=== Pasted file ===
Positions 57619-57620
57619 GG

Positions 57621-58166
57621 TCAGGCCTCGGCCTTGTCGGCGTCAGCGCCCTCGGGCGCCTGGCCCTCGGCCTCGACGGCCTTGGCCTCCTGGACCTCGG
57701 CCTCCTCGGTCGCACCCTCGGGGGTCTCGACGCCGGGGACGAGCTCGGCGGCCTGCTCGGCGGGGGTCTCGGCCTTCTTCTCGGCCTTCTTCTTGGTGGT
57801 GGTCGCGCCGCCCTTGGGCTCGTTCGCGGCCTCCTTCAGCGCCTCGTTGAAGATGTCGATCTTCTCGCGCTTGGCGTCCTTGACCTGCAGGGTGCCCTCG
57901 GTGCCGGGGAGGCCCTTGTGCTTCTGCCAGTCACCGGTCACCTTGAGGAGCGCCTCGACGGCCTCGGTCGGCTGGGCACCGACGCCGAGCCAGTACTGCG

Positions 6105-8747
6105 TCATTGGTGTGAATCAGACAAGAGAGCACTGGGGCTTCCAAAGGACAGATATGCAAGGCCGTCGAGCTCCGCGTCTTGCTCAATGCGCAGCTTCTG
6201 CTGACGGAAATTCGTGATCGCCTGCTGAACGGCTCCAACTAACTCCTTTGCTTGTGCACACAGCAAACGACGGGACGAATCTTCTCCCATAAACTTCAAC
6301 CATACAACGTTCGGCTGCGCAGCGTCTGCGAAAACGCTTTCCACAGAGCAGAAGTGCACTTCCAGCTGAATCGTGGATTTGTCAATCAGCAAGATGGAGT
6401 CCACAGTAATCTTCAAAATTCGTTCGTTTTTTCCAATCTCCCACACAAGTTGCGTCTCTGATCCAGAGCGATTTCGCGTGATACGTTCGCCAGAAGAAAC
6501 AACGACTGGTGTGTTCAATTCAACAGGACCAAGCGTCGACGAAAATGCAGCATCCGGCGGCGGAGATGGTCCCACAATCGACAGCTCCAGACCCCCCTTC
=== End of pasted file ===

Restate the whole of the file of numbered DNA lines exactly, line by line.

Positions 57619-57620
57619 GG

Positions 57621-58166
57621 TCAGGCCTCGGCCTTGTCGGCGTCAGCGCCCTCGGGCGCCTGGCCCTCGGCCTCGACGGCCTTGGCCTCCTGGACCTCGG
57701 CCTCCTCGGTCGCACCCTCGGGGGTCTCGACGCCGGGGACGAGCTCGGCGGCCTGCTCGGCGGGGGTCTCGGCCTTCTTCTCGGCCTTCTTCTTGGTGGT
57801 GGTCGCGCCGCCCTTGGGCTCGTTCGCGGCCTCCTTCAGCGCCTCGTTGAAGATGTCGATCTTCTCGCGCTTGGCGTCCTTGACCTGCAGGGTGCCCTCG
57901 GTGCCGGGGAGGCCCTTGTGCTTCTGCCAGTCACCGGTCACCTTGAGGAGCGCCTCGACGGCCTCGGTCGGCTGGGCACCGACGCCGAGCCAGTACTGCG

Positions 6105-8747
6105 TCATTGGTGTGAATCAGACAAGAGAGCACTGGGGCTTCCAAAGGACAGATATGCAAGGCCGTCGAGCTCCGCGTCTTGCTCAATGCGCAGCTTCTG
6201 CTGACGGAAATTCGTGATCGCCTGCTGAACGGCTCCAACTAACTCCTTTGCTTGTGCACACAGCAAACGACGGGACGAATCTTCTCCCATAAACTTCAAC
6301 CATACAACGTTCGGCTGCGCAGCGTCTGCGAAAACGCTTTCCACAGAGCAGAAGTGCACTTCCAGCTGAATCGTGGATTTGTCAATCAGCAAGATGGAGT
6401 CCACAGTAATCTTCAAAATTCGTTCGTTTTTTCCAATCTCCCACACAAGTTGCGTCTCTGATCCAGAGCGATTTCGCGTGATACGTTCGCCAGAAGAAAC
6501 AACGACTGGTGTGTTCAATTCAACAGGACCAAGCGTCGACGAAAATGCAGCATCCGGCGGCGGAGATGGTCCCACAATCGACAGCTCCAGACCCCCCTTC